New Zealand and Japan agreed Thursday to strengthen defense cooperation and initiate formal negotiations toward an information-sharing pact as the world faces “unprecedented challenges” from the Russia-Ukraine war.
Japan’s Prime Minister Fumio Kishida met with visiting New Zealand Prime Minister Jacinda Ardern for the first time on Thursday since his election last year.
In a joint statement issued after the talks, the two leaders said they agreed to strengthen cooperation in areas like political ties, defense and security, as well as trade and economic growth.
They also agreed to commence negotiations on an information-sharing agreement to enable closer engagement on international security issues.
Ardern described Japan as one of New Zealand’s “most important partners in the Indo-Pacific region,” with which it shares common values and approaches to the challenges facing the region.
“Japan and New Zealand will work together to support economic recovery from COVID-19, combat climate change, promote peace and stability in our region and uphold the global rules-based order,” she said in a statement.
Kishida and Ardern strongly condemned Russia’s illegal aggression against Ukraine, saying it constituted “a serious threat” to the rules-based international order, with ramifications far beyond Europe and the Indo-Pacific region.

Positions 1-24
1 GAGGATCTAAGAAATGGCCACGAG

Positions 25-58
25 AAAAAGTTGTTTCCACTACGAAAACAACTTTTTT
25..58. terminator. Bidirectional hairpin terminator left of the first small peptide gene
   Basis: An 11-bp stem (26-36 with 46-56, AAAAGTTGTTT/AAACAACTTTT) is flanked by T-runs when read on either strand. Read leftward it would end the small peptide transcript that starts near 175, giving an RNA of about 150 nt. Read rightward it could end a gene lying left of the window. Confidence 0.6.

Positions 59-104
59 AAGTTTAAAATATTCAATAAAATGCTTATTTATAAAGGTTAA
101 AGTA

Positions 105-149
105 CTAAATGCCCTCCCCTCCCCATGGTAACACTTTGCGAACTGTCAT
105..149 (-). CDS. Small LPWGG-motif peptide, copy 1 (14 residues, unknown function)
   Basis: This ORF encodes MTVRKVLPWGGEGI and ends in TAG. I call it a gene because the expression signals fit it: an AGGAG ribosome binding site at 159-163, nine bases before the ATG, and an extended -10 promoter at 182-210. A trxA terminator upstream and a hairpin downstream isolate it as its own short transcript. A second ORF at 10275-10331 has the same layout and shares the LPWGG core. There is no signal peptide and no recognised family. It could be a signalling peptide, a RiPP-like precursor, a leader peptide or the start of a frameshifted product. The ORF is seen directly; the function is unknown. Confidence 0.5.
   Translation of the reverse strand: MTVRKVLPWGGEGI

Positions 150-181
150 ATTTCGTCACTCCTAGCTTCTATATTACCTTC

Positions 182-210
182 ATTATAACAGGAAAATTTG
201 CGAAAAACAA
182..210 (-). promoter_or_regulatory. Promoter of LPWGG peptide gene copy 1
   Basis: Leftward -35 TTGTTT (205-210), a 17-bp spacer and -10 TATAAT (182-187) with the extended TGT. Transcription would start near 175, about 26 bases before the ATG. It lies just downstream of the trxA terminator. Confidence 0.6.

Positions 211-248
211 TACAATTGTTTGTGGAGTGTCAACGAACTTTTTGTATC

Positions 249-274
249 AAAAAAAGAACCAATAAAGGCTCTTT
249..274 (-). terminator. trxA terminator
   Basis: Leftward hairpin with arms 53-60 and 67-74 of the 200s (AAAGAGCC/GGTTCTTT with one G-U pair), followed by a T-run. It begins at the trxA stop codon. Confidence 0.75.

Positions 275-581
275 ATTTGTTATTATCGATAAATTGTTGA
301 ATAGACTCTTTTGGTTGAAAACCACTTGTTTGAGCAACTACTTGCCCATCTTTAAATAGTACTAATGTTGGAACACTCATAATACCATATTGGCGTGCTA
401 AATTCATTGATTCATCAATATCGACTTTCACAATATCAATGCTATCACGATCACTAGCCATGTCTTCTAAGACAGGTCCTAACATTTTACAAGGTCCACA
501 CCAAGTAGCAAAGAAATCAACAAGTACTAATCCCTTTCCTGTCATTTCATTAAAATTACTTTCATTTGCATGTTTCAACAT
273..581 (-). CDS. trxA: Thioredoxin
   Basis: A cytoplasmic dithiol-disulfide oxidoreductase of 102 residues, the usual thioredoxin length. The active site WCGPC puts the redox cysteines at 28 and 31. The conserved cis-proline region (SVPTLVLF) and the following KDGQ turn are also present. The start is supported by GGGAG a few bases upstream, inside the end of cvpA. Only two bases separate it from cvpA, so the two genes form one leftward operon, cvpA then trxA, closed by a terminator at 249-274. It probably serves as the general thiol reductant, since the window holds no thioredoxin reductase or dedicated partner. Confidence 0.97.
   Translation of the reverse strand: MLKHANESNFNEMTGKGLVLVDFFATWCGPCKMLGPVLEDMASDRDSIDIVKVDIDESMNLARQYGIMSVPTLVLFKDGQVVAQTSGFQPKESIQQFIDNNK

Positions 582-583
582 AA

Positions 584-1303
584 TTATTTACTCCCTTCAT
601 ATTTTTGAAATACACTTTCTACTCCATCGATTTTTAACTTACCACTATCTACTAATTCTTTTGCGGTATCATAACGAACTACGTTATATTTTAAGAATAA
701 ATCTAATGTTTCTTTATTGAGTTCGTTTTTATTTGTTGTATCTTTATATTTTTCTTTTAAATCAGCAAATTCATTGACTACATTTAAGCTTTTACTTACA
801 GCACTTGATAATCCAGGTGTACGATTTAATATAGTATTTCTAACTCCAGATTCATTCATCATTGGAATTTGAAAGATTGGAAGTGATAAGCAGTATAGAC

They demanded an immediate withdrawal of Moscow’s forces in Ukraine and vowed to continue implementing economic sanctions against Russia.
Their talks also covered the East and South China Seas, where Beijing has increased its military presence. The two leaders said they strongly opposed unilateral actions that seek to alter the status quo by force and escalate tensions in the disputed seas.
Both leaders reaffirmed the importance of resolving maritime disputes in accordance with international law, calling on relevant parties to adhere to the final and legally binding July 2016 Arbitral Award on the South China Sea.
Kishida said that Japan and New Zealand “will not tolerate any attempts to alter the status quo by force and oppose them in the East and South China seas or any other regions,” Japan’s media Kyodo News reported.
Japan and New Zealand also pledged to cooperate in supporting the Pacific island nations’ security and resilience, and condemned North Korea’s ongoing development of nuclear weapons.
The meeting comes on the heels of the Solomon Islands and China officially signing a security treaty that will allow Beijing to station armed police and troops on the Pacific island.
On April 18, the United States convened a meeting with officials of Japan, Australia, and New Zealand, during which they expressed concerns about the Solomon-China deal. The White House said that Washington was concerned by the lack of transparency and “unspecified nature” of the agreement.